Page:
DURHAM, N.H. – The credit market had ground to a halt. Banks suspended their operations. Economic giants around the world tottered on the edge of financial collapse. Global banks appealed to governments for support.
Sound like 2008 and the years following? That actually is a description of the Panic of 1837, which led to a global depression that ushered in a decade of poverty, dispossession, and exploitation that inspired Karl Marx, among others, to advocate social revolution.
Jessica Lepler, assistant professor of history at the University of New Hampshire, recently discussed the similarities and differences between the most recent global financial crisis and the Panic of 1837 on C-SPAN3’s “American History TV.” Lepler was interviewed at a meeting with the Organization of American Historians.
“During times of ‘gloom and doom,’ no one accepts blame for financial sins. Rather, it is in troubled times when financiers admit, as one New York Times reporter noted, ‘the inability of these sophisticated institutions to assign accurate values to their holdings.’ If complete economic knowledge is ever possible, it is only available retrospectively. If we really want to end our market woes, we need to teach Americans economics and teach economists history,” Lepler says.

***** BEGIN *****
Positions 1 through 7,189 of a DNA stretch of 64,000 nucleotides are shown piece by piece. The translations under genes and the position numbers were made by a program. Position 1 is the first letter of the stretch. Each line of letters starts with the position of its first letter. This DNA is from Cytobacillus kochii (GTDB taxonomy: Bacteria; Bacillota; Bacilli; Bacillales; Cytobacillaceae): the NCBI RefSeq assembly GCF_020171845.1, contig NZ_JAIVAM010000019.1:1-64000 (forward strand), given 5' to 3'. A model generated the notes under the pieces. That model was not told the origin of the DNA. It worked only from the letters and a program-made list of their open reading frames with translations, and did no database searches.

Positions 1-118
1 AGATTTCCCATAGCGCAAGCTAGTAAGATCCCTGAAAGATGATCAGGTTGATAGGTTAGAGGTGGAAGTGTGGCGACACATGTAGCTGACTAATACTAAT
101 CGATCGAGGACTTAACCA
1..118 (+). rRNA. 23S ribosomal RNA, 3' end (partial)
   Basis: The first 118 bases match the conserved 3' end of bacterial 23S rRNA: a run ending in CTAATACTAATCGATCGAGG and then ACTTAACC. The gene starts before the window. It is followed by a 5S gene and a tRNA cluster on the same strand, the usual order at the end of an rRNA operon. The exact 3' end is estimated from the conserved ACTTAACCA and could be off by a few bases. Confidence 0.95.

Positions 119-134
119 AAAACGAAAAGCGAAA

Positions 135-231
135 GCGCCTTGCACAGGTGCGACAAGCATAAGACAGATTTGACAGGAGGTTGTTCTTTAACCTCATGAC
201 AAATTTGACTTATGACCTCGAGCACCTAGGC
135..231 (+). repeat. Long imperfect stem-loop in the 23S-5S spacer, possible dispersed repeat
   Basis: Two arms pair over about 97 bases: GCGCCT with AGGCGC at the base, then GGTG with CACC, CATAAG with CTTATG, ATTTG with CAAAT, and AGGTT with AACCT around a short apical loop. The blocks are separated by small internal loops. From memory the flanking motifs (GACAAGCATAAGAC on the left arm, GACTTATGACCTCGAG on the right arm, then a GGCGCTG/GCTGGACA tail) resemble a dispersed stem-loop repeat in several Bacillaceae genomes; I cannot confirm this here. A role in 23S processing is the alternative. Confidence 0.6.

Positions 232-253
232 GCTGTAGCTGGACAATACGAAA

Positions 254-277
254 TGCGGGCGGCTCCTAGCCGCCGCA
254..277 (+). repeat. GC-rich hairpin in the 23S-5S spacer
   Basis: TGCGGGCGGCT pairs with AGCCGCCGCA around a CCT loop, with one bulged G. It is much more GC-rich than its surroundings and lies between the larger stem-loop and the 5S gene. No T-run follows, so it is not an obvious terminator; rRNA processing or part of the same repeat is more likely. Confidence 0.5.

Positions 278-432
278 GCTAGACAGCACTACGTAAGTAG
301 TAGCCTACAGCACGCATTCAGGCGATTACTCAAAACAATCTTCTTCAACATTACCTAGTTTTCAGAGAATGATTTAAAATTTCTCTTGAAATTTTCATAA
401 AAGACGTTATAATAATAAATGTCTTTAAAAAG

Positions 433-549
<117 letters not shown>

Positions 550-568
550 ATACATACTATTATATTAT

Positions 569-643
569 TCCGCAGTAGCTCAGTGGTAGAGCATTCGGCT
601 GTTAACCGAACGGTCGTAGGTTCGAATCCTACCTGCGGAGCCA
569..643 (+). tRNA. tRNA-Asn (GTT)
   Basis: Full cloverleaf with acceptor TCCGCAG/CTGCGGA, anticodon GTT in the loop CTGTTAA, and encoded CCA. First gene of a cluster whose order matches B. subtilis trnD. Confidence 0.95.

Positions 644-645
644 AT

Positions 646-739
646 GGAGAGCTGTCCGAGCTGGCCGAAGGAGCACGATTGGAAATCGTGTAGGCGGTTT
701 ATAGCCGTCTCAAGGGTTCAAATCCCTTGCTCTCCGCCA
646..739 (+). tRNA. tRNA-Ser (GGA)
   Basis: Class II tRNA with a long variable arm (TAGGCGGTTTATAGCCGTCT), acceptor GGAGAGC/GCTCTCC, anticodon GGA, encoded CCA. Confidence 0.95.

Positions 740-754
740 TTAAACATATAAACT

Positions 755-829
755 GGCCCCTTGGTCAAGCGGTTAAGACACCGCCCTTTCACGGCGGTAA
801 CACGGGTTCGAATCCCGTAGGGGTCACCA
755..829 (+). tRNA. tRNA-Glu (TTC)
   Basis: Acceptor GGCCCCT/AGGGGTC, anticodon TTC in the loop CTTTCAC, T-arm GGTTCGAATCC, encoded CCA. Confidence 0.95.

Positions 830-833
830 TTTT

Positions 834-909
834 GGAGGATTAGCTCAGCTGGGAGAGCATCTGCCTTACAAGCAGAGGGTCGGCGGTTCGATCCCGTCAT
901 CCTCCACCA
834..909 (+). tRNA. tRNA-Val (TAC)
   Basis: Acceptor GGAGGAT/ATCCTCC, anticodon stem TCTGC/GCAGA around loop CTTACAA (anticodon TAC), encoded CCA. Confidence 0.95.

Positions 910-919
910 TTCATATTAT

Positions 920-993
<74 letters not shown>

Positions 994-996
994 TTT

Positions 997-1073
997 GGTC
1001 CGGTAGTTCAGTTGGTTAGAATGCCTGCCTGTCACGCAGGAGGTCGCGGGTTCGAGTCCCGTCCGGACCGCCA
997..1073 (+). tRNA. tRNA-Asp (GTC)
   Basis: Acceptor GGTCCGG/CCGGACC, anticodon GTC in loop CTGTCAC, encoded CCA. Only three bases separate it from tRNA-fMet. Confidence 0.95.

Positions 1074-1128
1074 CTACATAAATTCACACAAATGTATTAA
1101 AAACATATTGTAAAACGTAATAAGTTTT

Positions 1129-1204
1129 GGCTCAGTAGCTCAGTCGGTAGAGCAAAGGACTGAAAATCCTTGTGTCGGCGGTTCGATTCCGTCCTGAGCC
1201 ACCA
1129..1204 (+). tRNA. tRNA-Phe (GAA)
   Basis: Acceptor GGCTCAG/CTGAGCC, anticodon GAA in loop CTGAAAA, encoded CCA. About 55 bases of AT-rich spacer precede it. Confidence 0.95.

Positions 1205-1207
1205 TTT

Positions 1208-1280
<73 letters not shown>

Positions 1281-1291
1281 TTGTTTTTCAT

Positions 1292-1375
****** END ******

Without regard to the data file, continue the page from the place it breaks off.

The program, “Economic Crises in U.S. History,” is available online at http://www.c-spanvideo.org/program/305656-1.
“History provides us with a way of understanding the world, a way of paying attention to the sources of the past and trying to figure out how people in the past framed their own lives. I think that’s really important to think through for ourselves and to see that we actually have power over the way we think through our lives, not just how we live our lives,” she says.
The University of New Hampshire, founded in 1866, is a world-class public research university with the feel of a New England liberal arts college. A land, sea, and space-grant university, UNH is the state's flagship public institution, enrolling 12,200 undergraduate and 2,300 graduate students.